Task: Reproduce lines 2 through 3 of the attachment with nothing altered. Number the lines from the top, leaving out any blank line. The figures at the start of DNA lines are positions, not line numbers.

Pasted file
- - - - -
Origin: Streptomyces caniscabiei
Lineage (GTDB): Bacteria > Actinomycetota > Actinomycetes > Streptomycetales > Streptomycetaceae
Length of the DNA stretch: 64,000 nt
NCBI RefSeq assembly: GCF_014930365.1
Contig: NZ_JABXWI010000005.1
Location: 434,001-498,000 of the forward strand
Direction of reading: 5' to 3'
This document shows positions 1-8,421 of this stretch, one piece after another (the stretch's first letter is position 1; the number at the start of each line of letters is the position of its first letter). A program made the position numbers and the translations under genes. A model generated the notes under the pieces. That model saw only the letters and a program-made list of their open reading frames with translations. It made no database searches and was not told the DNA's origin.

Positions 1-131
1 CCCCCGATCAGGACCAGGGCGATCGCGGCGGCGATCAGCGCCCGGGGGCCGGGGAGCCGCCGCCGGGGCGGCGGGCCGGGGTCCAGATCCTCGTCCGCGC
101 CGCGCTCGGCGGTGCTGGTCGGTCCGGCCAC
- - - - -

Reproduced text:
Lineage (GTDB): Bacteria > Actinomycetota > Actinomycetes > Streptomycetales > Streptomycetaceae
Length of the DNA stretch: 64,000 nt